Kirsty Johnstone on student life in the Netherlands

Kirsty Johnstone on student life in the Netherlands

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Watch out for the bikes, advises Scottish teenager Kirsty Johnstone who would like to see more shopping malls in the Netherlands.

Name: Kirsty Johnstone
Nationality: Scottish
City of residence: Arnhem
Date of birth: 19 October 1993
Civil status: Single
Occupation: Student
Lived in the Netherlands for 4 years

What was your first impression of the Netherlands?
Bikes, pancakes and Hagelslag. The amount of bikes saw in Amsterdam was unbelievable. You didn’t only have to look out for trams, cars and people but bikes too, which zoomed past in any direction.

What do you think of the education system in the Netherlands?
Currently, I do the International Baccalaureate program which is in an international course which is recognised all over the world. It is a bit higher than the Dutch level ‘VWO’ which also seems to be just as demanding as the International Baccalaureate.

What do you think of the night life?
The nightlife in Holland can be great if you know where to go. Since weed is legal in Holland, some of areas aren’t as safe as others but usually you can tell if you are in a ‘dodgy’ area. In Arnhem, the best place to go is to the Korenmarkt, which is full of clubs and bars/cafes. There is even an Irish Pub which attracts mostly the English speaking crowd, so it’s great for international people.

What is the best thing about studying in the Netherlands?
Studying in the Netherlands is great as we get many free periods included in our timetable where we can finish homework, study or just relax before our next class. Back in Scotland, we weren’t allowed to have any free!

Korenmarkt Arnhem

 Korenmarkt Arnhem

What do you find most frustrating about living/studying in the Netherlands?
The most frustrating thing about studying is here is when the teachers don’t understand what I’m saying because of my strong Scottish accent. After a while they get used to it, but it can be irritating.

What puzzles you about the Netherlands and what do you miss since you’ve moved here?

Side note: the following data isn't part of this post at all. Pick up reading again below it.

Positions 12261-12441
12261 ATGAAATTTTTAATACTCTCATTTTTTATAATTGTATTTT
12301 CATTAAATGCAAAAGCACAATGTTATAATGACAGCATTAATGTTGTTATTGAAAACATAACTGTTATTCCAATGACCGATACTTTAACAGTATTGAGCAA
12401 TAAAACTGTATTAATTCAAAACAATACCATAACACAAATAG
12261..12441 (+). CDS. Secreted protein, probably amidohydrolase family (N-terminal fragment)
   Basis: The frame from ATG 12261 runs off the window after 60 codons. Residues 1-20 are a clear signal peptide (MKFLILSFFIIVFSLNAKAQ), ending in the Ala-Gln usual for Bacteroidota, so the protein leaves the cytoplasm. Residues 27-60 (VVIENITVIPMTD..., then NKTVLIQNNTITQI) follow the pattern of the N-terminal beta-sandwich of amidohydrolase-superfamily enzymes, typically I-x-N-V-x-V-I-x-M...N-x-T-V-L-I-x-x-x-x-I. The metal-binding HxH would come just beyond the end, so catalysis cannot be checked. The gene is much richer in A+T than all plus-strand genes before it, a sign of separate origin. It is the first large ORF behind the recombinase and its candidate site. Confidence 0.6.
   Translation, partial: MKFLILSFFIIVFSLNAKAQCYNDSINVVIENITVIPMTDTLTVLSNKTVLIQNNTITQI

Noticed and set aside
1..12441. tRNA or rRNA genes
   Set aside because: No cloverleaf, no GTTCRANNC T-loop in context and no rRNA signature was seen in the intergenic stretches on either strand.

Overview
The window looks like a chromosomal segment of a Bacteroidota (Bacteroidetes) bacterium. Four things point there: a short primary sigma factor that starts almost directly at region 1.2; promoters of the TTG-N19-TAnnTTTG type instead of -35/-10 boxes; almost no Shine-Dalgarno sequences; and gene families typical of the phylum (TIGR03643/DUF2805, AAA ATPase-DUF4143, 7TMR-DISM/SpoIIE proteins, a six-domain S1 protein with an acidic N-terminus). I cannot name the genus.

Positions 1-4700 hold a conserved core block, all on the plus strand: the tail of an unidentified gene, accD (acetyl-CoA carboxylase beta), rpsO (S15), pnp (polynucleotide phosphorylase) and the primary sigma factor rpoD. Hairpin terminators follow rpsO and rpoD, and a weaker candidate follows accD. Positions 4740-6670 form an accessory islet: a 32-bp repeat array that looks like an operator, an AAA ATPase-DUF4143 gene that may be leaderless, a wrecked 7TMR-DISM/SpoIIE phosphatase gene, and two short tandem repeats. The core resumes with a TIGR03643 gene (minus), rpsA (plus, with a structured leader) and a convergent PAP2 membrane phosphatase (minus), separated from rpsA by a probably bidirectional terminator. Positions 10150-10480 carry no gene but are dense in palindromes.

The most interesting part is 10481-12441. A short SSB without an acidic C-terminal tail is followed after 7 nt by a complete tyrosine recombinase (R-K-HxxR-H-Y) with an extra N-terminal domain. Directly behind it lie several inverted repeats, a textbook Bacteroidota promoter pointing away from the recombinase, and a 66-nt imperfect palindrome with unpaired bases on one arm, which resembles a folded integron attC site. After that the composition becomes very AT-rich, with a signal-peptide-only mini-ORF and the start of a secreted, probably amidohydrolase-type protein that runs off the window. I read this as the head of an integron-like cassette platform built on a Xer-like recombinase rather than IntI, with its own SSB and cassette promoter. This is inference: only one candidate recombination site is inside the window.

Since I’ve moved to the Netherlands, I miss being able to understand what people are saying to me straight away if they are speaking Dutch. I also miss the variety of food you can get in Scotland and the shops.

If you could change anything about the Netherlands, what would it be?
I think I would create more shopping malls.  In the winter, when it is really cold and wet, it isn’t as pleasant to go into town to shop on the shopping streets.

What advice would you give to a student new to the Netherlands?
For a new student in the Netherlands, I would definitely warn them to watch out for bikes when crossing the road as they don’t slow down for you, and also to make sure they try fries with mayonnaise (a typical Dutch snack).

What is the weirdest thing that has happened to you since you came to the Netherlands?
I think the weirdest thing since living in the Netherlands is going on spontaneous day or weekend trips to other cities in Europe like Antwerp and Paris.

As a Student or graduate how do you think you have benefited from living in the Netherlands?

Living in the Netherlands has made me more aware about different cultures and environments. Being part of an international community has helped me to understand different religions and ways of doing things.



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